Document # ███-002
rating: +11+x

Document # ███-002: Excerpt from the "von Reiter Collection"

Interviewee: Obersturmführer Waldemar Strasser, formerly of 2.SS Panzer-Division Das Reich

Interviewer: Captain Albert [REDACTED], ██ Infantry Division, British Army

Foreword: Interview occurred 09/02/1945 and was conducted by non-Foundation personnel. Interview is one in a series conducted by Allied governments of personnel attached to the "von Reiter Group" in order to ascertain its purpose and gather additional information on SCP-███-01-b. Document seized by Foundation personnel 06/30/1947, edited for security and appended to the Von Reiter Collection.

<Begin Log>

Interviewer [REDACTED]: Please state your name, rank and service history for the record.

Obersturmführer Strasser: Obersturmführer Waldemar Strasser. I served in France, Yugoslavia and Russia with 2.SS Panzer-Division Das Reich as a panzergrenadier. I was awarded the Ritterkreuz in recognition of my service near Kharkov in January, 194█ before being transferred to SS Sonderforschungsgruppe-von Reiter for garrison duty shortly afterward. I served there until the end of the war.

I: For the record, Obersturmführer is an SS rank roughly equivalent to the British rank of army Lieutenant. Is SS Sonderforschungsgruppe-von Reiter the name of the concentration camp you were transferred to?

S: I recognize your accent, I think. You are from London, ja? Perhaps north London?

I: Why, yes. Your ear for English is remarkable, Herr Strasser.

S: I spent about a year in London, studying abroad for university. Wonderful place. I suppose I should apologize on behalf of the Luftwaffe. The damage to London is a tragedy.

I: I've seen Berlin and Dresden. Perhaps we deserved at least a little of it. [Captain [REDACTED] pauses for several moments.] No hard feelings, old boy. But please, answer my question. Was SS Sonderforschungsgruppe-von Reiter the name of the concentration camp you were transferred to in the spring of 194█?

S: Concentration camp? [laughs] No, no, SFG-von Reiter was a research laboratory.

I: You say that the facility you at which you were stationed was not a concentration camp, despite the presence of over ███ Soviet POWs? And a mass grave ███ meters away, containing the incinerated remains of some ████ people? That's pretty hard to believe, Herr Strasser.

S: SFG-von Reiter was strictly a research laboratory. I would never work in a Konzentrationslager, I don't have the stomach for it. But to answer your question, Dr. von Reiter went through the prisoners very quickly. The prisoners were for research.

I: Medical research?

S: I'm sure you know all this already, I don't see why-

I: Please, for the record.

S: No, SFG-von Reiter was not a medical testing facility. It. Was. I'm not sure. I don't. Know. I'm not certain how to put it.

I: Mein Deutsch ist ziemlich gut, Herr Strasser. Bitte, fühlen Sie sich frei auf Deutsch fortzufahren.

S: [S laughs.] Wunderbar! Ein bayerischer Akzent!! Sehr gut, Captain, sehr gut! But no, that's not what I mean. I'm unsure exactly what kind of science went on there. There were medical tests on prisoners, of course, but that wasn't the function of SFG-von Reiter. It was a very odd place.

I: Could you elaborate, please? What was the purpose of the Leipzig facility if not extermination of Soviet prisoners of war or medical testing of the same?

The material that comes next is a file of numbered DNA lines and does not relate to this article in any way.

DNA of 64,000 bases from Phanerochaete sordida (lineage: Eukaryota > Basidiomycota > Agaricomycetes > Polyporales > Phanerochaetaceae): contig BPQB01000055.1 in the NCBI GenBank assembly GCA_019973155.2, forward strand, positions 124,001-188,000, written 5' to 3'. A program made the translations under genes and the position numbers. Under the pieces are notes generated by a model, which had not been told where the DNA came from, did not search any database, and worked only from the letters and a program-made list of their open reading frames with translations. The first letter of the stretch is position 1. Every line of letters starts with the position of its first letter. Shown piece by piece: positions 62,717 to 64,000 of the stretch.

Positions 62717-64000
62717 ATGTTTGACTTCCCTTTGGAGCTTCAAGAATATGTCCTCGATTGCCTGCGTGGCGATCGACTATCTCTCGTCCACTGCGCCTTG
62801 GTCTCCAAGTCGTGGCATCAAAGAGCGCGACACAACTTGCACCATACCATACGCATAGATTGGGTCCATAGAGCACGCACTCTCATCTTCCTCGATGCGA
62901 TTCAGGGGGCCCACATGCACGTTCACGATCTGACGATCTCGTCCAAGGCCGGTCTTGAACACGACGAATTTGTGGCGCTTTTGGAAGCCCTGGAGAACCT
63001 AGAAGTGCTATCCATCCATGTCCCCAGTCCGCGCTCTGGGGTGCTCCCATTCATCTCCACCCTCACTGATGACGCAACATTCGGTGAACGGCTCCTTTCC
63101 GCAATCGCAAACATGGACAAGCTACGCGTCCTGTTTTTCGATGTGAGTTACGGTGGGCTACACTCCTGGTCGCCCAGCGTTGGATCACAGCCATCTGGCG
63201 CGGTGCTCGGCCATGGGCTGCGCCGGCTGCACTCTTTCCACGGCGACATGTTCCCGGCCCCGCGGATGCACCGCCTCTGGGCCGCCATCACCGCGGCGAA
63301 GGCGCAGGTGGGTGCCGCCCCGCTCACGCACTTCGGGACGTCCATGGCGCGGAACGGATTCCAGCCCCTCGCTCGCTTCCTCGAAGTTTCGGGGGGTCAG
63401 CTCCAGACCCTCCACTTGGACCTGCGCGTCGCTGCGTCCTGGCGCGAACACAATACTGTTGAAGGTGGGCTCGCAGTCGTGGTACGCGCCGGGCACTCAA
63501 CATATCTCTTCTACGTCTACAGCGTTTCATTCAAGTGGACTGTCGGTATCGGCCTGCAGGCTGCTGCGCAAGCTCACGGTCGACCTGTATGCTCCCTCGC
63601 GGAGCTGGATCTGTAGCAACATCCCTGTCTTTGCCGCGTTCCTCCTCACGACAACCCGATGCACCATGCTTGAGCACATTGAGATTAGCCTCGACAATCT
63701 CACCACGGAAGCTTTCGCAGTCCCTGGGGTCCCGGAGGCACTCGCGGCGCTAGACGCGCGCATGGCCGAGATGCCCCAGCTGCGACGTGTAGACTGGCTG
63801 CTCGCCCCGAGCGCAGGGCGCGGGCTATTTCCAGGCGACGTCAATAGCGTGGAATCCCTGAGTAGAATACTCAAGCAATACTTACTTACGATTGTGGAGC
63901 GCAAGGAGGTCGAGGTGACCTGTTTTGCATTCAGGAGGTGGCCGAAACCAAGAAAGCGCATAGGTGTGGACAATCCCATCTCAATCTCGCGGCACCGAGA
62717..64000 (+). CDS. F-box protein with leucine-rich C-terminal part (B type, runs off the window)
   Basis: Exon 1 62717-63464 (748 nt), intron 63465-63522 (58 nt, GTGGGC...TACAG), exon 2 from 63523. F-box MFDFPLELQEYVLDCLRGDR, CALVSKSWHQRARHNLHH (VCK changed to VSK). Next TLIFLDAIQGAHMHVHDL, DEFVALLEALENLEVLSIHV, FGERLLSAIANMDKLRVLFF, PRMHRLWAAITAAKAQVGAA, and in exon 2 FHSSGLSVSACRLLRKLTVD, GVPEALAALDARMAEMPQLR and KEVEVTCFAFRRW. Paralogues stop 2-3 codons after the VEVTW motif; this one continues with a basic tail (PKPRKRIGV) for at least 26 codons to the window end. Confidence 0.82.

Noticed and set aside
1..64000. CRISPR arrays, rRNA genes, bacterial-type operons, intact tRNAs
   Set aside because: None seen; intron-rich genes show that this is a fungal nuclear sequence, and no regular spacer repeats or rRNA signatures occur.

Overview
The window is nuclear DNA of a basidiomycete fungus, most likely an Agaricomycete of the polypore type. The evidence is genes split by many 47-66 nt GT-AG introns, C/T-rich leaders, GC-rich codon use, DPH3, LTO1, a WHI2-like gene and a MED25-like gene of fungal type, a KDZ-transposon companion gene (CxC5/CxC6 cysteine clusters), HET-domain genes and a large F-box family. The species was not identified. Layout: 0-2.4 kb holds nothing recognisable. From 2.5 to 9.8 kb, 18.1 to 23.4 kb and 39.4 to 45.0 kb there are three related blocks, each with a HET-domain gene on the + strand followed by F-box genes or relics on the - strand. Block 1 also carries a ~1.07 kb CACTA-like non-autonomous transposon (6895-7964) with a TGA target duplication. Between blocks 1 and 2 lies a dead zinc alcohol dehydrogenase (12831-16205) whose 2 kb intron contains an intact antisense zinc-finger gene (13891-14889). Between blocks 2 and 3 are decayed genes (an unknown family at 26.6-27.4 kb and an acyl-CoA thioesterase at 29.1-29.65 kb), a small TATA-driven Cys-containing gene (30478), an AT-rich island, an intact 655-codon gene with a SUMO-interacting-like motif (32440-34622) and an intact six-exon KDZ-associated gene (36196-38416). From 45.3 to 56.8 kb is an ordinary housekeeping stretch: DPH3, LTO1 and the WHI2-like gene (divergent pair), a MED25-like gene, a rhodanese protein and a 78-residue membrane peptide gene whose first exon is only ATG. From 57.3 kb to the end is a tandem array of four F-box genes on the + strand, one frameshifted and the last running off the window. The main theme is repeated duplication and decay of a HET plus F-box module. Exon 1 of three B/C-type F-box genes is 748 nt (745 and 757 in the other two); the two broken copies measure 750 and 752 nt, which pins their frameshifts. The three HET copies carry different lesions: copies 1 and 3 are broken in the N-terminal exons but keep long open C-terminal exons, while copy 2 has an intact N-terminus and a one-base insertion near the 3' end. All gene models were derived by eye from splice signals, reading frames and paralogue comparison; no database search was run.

S: Let me tell you a story, Captain. It involves a Wehrmacht artillery company and a Bolshevik position near [DATA EXPUNGED].

[Redundant information removed by Foundation censors. See [REDACTED] for the full interview, or [REDACTED] for a full report on the recovery of SCP-███-c by Wehrmacht personnel.]

S: Shortly thereafter, the object was sent back to the Fatherland in a sealed train car for further research.

I: I see. So this "artifact" was then transferred to the Leipzig facility for von Reiter to work with?

S: That's correct.

I: I'm afraid I don't understand. That's a lot of effort for what amounts to an interesting archeological find. A curiosity, yes, but did it really warrant its own subterranean bunker system? Or a garrison the size of an infantry company?

[S remains silent for some time.]

S: May I trouble you for a cigarette?

I: Certainly.

S: Danke. I don't know what that verdammt thing was, Captain. A curiosity? Perhaps. You haven't seen it. Dr. von Reiter was convinced it was the most important scientific discovery, period. Himmler was convinced it would win us the war.

I: Himmler? You mean Reichsführer-SS Heinrich Himmler?

S: Yes. Within SS formations, even Waffen-SS combat units, Himmler was known for his ridiculous mysticism. Apparently, he thought die Auge-Stein could be used as a Vertraulichwaffe-

I: For the record, Vertraulichwaffe roughly translates to esoteric weapon. Please continue, Herr Strasser.

S: Ja, an esoteric weapon to smash Bolshevism and the decadent Western democracies and win us the war. And all future wars. The SS sponsored all sorts of absurdities of course, like that Ahnenerbe expedition to Tibet. But this was something else completely. He wrote von Reiter a- Verdammt! Wie Sie tun Sie zu sagen? Ah, yes! A "blank cheque". Himmler handed von Reiter a "blank cheque" from the SS. Money, materials, test subjects, personnel, whatever von Reiter asked for, the Reichsführer made sure he got. When I was first transferred to SFG-von Reiter, I thought the whole idea was Scheisse, but I kept my mouth shut because it was certainly better than another tour on the Ostfront. But over the █ years I was there, I'm. Ah. Not so sure now.